Connexin26 (GJB2) deficiency reduces active cochlear amplification leading to late-onset hearing loss.
ABSTRACT: Connexin26 (Cx26, GJB2) mutations account for >50% of nonsyndromic hearing loss. The deafness is not always congenital. A large group of these patients (?30%) demonstrate a late-onset hearing loss, starting in childhood. They have normal hearing early in life and are therefore good candidates for applying protective and therapeutic interventions. However, the underlying deafness mechanism is unclear. In this study, we used a time-controlled, inducible gene knockout technique to knockout Cx26 expression in the cochlea after birth. We found that deletion of Cx26 after postnatal day 5 (P5) in mice could lead to late-onset hearing loss. Similar to clinical observations, the mice demonstrated progressive, mild to moderate hearing loss. The hearing loss initiated at high frequencies and then extended to the middle- and low-frequency range. The cochlea showed normal development and had no apparent hair cell loss. However, distortion product otoacoustic emission (DPOAE) was reduced. The reduction was also progressive and large at high-frequencies. Consistent with DPOAE reduction, we found that outer hair cell electromotility-associated nonlinear capacitance was shifted to the right and the slope of voltage dependence was reduced. The endocochlear potential was reduced in Cx26 conditional knockout (cKO) mice but the reduction was not associated with progressive hearing loss. These data suggest that Cx26 deficiency may impair active cochlear amplification leading to late-onset hearing loss. Our study also helps develop newer protective and therapeutic interventions to this common nonsyndromic hearing loss.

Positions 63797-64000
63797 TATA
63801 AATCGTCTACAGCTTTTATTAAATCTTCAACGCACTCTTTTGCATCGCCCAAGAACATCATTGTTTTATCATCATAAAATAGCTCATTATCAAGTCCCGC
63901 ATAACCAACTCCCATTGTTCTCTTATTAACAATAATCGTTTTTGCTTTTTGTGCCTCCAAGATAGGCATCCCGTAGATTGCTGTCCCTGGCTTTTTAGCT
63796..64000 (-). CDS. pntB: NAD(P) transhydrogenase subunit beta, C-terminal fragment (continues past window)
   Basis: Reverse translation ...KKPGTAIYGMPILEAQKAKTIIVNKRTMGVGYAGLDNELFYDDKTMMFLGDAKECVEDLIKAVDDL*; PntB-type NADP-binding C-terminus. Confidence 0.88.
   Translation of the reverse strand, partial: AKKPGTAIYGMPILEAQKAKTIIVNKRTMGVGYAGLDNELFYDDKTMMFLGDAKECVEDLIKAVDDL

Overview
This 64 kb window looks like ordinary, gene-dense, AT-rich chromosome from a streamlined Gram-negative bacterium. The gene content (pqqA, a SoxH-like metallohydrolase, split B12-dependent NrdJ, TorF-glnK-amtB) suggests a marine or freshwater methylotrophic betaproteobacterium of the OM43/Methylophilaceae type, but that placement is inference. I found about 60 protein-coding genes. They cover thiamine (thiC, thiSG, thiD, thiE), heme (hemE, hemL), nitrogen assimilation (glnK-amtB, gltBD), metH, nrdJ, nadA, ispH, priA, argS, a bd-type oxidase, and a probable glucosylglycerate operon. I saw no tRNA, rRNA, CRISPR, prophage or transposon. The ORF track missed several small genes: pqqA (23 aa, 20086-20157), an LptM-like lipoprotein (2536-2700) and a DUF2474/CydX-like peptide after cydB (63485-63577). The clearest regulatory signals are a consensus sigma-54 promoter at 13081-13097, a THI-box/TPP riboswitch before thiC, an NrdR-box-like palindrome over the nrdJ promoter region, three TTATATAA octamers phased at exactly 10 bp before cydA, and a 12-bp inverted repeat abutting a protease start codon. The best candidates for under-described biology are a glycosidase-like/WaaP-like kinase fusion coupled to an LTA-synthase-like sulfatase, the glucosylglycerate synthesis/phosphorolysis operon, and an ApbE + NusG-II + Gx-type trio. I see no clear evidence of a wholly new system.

PROVIDER: S-EPMC4268423 | BioStudies |